Dr Simon Hyde
HMC General Secretary
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The so-called ‘serenity prayer’ has always struck me as something that could have been written specifically for headteachers. “God grant me the serenity to accept the things I cannot change, the courage to change the things I can, and the wisdom to know the difference.”
Now that the process by which grades are to be awarded this summer has been decided, the immediate temptation is to complain about delay, lack of foresight or the potential for problems. But we must, I think, resist the temptation and focus on looking ahead. We must work with what we can control and influence, if for no other reason than it is what our communities need us to do.
There will be inevitable concern from some colleagues about the challenge of awarding appropriate grades this year. Despite the Secretary of State’s assurance that teachers are best placed to determine students’ grades, colleagues know that grades are relative not absolute. The award of a grade B to a student derives its meaning in relation to another student’s C or A. This is why the setting of a common standard lies at the heart of an assessment system. It is also why, despite our discouragement, the immediate instinct of students is to discover how others have performed.
In 2021, the standard will be left to the judgement of individual schools and teachers supported, as best they can, by examination boards. Whilst we have been reassured that there will be robust Quality Assurance, the overall outcome is difficult to predict. It is outside our control, so I suggest we accept that with as much serenity as we can muster.
Most schools, however, will have probably been planning for assessed grades since September. Despite the overwhelming desire for a return to exams, this is certainly what HMC advised at the start of the academic year.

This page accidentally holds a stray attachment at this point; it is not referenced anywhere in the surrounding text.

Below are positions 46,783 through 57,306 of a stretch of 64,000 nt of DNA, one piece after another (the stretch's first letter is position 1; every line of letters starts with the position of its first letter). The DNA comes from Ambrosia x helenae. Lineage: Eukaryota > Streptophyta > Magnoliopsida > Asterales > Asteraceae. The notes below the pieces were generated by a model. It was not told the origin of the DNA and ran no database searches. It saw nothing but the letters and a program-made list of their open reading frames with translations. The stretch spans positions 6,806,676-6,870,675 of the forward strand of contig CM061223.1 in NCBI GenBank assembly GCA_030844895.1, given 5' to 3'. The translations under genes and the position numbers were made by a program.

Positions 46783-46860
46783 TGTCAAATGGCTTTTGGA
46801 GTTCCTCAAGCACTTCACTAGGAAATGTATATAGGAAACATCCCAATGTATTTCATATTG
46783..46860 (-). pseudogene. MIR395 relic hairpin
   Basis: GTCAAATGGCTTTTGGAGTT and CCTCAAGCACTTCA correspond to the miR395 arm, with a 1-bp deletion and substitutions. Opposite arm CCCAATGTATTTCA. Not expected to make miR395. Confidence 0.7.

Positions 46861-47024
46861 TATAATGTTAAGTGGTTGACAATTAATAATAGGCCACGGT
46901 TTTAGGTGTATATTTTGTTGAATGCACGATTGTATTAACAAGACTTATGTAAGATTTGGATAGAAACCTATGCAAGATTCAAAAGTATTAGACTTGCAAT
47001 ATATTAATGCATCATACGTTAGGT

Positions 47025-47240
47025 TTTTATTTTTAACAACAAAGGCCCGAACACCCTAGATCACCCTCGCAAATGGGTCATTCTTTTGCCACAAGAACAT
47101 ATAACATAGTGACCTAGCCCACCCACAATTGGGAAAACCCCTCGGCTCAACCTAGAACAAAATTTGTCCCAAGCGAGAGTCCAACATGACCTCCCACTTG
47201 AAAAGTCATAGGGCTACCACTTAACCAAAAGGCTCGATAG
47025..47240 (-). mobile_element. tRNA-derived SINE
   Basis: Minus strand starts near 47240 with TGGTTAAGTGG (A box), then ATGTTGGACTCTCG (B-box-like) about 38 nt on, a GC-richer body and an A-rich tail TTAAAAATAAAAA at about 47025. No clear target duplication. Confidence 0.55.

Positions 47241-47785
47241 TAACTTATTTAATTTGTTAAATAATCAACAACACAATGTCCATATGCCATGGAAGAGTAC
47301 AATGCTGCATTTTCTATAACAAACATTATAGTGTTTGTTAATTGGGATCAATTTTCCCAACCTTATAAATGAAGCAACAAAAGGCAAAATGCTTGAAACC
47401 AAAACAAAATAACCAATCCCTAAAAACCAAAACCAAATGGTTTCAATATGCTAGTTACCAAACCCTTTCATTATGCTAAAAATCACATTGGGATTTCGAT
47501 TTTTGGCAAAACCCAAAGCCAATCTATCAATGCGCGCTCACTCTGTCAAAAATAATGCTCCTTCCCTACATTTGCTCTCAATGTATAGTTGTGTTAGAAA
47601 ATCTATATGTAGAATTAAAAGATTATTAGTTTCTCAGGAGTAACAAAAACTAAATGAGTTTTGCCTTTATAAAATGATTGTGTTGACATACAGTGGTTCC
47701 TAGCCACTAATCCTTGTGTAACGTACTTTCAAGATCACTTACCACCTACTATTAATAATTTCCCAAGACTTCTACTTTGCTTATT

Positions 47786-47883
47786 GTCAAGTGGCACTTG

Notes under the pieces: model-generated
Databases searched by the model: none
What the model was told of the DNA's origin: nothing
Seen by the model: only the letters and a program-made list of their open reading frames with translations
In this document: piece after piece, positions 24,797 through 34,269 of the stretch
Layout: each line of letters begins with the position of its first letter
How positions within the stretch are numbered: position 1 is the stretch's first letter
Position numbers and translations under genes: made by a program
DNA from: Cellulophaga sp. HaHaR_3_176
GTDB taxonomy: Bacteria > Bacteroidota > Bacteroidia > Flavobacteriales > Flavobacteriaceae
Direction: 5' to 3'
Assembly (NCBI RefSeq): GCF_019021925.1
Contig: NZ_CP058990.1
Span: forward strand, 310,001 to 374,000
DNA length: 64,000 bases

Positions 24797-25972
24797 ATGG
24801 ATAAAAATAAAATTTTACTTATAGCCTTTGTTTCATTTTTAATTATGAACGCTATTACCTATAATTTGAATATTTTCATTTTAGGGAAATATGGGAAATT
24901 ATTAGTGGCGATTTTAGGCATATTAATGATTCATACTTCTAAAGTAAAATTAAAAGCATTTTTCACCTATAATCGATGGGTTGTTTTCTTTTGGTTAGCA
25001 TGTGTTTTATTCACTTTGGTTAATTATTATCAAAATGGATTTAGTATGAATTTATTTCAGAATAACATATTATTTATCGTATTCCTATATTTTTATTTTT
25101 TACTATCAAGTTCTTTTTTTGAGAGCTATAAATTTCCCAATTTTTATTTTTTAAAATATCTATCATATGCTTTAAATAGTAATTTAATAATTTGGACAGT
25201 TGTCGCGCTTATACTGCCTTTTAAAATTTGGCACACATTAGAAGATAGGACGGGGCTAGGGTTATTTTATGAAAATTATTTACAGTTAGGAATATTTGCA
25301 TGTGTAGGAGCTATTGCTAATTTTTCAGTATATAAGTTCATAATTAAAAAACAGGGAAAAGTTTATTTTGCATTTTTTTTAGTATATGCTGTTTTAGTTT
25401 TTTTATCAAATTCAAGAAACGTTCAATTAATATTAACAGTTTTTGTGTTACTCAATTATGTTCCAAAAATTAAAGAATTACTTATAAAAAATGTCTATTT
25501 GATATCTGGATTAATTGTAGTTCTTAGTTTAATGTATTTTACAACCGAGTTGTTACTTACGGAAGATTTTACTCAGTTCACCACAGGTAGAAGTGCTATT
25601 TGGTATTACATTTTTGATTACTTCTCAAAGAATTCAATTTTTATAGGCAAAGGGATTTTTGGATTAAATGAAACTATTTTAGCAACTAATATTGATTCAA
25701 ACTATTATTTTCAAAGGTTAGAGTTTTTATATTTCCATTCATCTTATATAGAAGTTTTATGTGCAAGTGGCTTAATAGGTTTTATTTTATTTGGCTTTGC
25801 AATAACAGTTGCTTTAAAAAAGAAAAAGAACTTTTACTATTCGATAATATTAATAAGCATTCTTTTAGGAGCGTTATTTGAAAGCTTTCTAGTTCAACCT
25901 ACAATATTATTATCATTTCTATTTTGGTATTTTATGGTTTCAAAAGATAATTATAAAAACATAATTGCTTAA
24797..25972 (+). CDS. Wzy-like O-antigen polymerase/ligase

Teachers should therefore be confident in the processes and systems that are already in place to help determine student outcomes this summer. Teachers are professionals and act with integrity. They understand that it is in no student’s long-term interest to be saddled with a grade far beyond their competence. The prospect of young people proceeding to an apprenticeship or university that they cannot cope with should be disincentive enough against grade inflation. The idea that no one will notice the sudden metamorphosis of a student accustomed to B grades to an A* is fanciful.
In my view, we should discourage those who may seek to undermine this year’s outcomes before they have even been calculated. That is certainly a resolution that lies within our control, as is the ability to do all we can to ensure that our own results are both appropriate and fair. Let us worry less about what others are doing and concentrate more on what we can do.
Finally, there is now perhaps a renewed opportunity to persuade our students that, whilst important, their final grade is not the ne plus ultra of their educational journey. Preparation for what comes next, whether in school, college, university or the world of work, is the actual point. Readiness for sixth form, FE or university courses goes far beyond practice papers and the narrow parameters of what a general qualification can assess. Once freed from the tyranny of the examination, could it be possible for students actually to achieve more?